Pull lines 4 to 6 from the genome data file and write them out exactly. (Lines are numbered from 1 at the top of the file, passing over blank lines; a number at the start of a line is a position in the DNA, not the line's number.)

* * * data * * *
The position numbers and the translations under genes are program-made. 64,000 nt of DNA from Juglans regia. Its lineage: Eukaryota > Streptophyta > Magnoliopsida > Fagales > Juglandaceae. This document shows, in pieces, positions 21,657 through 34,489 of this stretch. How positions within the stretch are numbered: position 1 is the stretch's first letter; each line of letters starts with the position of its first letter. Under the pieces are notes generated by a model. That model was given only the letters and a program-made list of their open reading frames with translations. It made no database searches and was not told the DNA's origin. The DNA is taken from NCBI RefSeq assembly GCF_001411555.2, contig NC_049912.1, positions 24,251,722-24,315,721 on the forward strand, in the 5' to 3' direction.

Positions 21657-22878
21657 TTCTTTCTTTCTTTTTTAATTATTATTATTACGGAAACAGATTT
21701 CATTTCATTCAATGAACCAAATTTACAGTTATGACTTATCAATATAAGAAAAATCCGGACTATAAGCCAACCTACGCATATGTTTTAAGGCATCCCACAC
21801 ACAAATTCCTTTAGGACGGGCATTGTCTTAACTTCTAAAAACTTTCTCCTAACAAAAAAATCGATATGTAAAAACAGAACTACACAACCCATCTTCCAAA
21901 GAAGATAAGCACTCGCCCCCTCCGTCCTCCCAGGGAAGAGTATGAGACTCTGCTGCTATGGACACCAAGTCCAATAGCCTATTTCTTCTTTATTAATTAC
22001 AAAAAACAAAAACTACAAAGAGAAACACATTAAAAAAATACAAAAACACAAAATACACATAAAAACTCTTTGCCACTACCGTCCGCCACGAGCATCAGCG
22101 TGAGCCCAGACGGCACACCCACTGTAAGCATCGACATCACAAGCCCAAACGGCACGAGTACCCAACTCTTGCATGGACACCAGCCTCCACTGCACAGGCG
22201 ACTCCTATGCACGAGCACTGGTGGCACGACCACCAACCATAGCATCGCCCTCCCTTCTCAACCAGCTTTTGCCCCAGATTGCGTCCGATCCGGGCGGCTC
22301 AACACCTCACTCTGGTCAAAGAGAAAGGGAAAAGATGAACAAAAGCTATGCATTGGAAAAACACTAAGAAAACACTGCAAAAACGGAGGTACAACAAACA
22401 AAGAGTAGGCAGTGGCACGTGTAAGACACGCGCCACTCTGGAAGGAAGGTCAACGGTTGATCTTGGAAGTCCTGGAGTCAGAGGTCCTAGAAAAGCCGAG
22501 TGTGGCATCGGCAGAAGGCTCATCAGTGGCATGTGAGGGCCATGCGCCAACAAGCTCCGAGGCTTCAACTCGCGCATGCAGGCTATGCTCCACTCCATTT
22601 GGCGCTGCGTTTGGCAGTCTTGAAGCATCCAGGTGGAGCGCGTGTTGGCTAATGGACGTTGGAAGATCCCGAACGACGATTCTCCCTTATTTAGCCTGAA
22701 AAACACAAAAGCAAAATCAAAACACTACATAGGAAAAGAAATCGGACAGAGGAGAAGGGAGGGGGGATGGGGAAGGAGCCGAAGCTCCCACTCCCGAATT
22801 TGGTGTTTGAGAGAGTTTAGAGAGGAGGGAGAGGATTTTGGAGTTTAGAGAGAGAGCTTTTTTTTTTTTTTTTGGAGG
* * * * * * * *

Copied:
21701 CATTTCATTCAATGAACCAAATTTACAGTTATGACTTATCAATATAAGAAAAATCCGGACTATAAGCCAACCTACGCATATGTTTTAAGGCATCCCACAC
21801 ACAAATTCCTTTAGGACGGGCATTGTCTTAACTTCTAAAAACTTTCTCCTAACAAAAAAATCGATATGTAAAAACAGAACTACACAACCCATCTTCCAAA
21901 GAAGATAAGCACTCGCCCCCTCCGTCCTCCCAGGGAAGAGTATGAGACTCTGCTGCTATGGACACCAAGTCCAATAGCCTATTTCTTCTTTATTAATTAC